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Tide-class Tankers Will Support Royal Navy Ships Around the World

Royal Fleet Auxiliary announces names for new class of replenishment ships

The Royal Fleet Auxiliary’s new class of tanker will be known as the Tide class, drawing upon a name associated with a previous and successful class of support ships.

“The original Tides were the first purpose-built fleet tankers to support aircraft carriers and were highly successful and popular ships,” says Commodore Bill Walworth, head of the RFA. “The new Tides promise to be better still.”

The names were announced on Nov. 13, 2012. “Tidespring, Tiderace, Tidesurge and Tideforce, which is a new name, will be superb ships that will reflect the successful past and a confident future for the RFA service,” Walworth says.

Known as the Military Afloat Reach and Sustainability tankers (MARS), they will deliver fuel, food, fresh water, ammunition and supplies to Royal Navy ships around the world, and will be capable of operating in support of coalition forces, as well. The four new ships of the class ships were designed in the U.K., but are being built in South Korea.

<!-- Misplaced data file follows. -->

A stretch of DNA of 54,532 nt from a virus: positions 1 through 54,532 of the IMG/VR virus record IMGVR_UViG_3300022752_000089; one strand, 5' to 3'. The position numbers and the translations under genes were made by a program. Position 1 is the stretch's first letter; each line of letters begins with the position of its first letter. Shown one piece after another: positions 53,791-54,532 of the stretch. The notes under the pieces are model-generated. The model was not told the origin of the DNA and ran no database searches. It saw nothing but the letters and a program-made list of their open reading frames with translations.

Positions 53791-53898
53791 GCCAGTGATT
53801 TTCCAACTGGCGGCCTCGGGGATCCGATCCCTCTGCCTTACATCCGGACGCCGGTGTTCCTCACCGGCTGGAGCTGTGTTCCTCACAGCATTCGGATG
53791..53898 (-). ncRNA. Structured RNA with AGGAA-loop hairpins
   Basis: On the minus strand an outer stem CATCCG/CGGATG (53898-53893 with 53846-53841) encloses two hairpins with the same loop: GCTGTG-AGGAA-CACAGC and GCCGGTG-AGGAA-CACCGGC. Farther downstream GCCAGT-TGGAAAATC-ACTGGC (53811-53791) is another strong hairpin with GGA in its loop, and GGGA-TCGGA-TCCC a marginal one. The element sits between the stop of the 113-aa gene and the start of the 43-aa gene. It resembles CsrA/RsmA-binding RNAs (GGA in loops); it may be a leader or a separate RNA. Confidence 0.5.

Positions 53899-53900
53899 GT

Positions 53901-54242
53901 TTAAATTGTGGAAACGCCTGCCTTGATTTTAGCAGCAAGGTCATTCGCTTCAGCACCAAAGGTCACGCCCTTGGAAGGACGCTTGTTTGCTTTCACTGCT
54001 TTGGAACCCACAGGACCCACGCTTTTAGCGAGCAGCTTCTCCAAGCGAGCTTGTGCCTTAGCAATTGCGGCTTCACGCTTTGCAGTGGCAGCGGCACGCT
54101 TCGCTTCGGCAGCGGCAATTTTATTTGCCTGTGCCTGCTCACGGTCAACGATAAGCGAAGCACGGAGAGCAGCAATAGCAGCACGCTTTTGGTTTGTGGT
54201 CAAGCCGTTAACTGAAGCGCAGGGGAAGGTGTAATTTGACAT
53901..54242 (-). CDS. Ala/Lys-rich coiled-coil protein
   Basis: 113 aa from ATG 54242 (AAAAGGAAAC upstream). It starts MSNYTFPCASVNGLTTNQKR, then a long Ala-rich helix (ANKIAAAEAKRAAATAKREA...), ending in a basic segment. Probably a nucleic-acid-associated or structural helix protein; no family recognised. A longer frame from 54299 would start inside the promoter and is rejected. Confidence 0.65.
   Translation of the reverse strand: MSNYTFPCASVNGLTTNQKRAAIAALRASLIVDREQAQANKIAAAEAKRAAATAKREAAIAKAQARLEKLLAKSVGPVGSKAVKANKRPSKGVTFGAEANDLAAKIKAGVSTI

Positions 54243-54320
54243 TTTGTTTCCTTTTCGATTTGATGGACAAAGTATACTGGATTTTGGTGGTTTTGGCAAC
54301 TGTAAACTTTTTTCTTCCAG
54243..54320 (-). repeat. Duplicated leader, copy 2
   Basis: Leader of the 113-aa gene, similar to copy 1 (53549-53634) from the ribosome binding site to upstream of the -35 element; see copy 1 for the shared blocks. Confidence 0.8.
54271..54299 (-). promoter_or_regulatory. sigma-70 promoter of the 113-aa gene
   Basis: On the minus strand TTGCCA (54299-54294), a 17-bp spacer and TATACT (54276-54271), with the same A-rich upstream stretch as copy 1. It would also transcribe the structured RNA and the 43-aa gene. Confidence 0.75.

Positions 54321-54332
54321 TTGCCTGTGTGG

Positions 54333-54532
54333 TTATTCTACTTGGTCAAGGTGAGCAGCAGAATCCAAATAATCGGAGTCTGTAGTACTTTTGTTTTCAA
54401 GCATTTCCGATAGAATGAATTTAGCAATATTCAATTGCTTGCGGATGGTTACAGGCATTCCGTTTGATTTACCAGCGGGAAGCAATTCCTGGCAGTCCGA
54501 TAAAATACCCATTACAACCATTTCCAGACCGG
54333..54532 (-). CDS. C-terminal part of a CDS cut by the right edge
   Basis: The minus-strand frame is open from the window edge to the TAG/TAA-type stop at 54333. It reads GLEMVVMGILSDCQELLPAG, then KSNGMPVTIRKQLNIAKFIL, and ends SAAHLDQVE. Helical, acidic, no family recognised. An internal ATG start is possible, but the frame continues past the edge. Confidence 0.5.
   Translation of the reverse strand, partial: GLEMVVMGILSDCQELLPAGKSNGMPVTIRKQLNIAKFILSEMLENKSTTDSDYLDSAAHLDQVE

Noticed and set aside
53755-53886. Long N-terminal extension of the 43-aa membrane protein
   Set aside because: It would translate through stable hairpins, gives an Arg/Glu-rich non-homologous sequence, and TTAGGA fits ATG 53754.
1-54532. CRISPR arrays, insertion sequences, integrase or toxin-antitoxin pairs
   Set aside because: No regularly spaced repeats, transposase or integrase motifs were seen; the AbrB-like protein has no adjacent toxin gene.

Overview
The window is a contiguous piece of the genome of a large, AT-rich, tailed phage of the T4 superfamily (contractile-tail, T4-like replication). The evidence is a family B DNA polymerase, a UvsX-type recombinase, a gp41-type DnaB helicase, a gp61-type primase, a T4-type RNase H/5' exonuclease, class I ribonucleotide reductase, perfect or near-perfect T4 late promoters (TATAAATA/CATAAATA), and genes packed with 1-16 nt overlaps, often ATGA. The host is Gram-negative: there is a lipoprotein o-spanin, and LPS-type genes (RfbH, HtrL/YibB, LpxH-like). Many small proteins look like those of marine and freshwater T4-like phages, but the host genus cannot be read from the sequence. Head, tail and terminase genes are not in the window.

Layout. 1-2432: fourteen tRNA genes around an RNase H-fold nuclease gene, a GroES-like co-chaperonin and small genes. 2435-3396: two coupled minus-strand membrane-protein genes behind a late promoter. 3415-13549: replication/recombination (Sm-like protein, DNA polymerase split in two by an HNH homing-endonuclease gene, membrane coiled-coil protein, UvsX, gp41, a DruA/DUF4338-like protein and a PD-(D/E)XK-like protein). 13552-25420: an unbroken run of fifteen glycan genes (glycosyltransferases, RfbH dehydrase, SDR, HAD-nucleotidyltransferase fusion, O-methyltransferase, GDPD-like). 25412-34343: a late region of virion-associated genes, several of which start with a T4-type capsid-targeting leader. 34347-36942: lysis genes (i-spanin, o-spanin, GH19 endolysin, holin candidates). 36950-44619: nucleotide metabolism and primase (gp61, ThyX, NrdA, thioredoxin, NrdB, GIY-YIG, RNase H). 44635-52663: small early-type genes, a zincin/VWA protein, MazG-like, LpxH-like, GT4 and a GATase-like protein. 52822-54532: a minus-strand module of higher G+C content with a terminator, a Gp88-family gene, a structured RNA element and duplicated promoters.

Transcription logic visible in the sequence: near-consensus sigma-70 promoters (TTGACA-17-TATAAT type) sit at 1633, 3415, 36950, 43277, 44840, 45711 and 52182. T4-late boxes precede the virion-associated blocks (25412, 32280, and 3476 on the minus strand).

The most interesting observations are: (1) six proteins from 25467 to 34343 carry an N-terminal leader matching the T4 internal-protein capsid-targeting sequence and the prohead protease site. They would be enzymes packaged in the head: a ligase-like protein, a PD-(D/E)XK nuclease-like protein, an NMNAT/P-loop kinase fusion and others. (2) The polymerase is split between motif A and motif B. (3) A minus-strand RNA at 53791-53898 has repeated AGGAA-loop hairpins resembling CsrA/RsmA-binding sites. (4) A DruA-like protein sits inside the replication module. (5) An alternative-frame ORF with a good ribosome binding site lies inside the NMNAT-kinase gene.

MARS tanker Tide class

Imagery of a Tide-class replenishment ship. Designed in the U.K., they will be built in South Korea. Royal Navy image

“A large number of people have worked hard to get us to this point, with the ships on contract and the first to be delivered into service in 2016,” Walworth says.

The new Tide-class tankers displace 37,000 tons and are 659 feet long, with a beam of 94 feet and a draft of 33 feet. They will be similar in dimensions to the U.S. Navy’s Lewis and Clark class of replenishment ships, which are 41,000 tons, 689 feet long, 105 feet wide and draw 30 feet.

The ships will be able to simultaneously conduct alongside refueling and cargo transfer as well as vertical replenishment using helicopters.

The Tide class will replace the two remaining tankers of the Rover class and one remaining Leaf class tanker. International regulations require tankers to have double hulls. Ships built before the rules took effect can operate, but with some restrictions. So these new ships with double hulls are safer, and offer more flexibility in what they can do and where they can go.


Capt. Edward H. Lundquist, U.S. Navy (Ret.) is a senior-level communications professional with more than...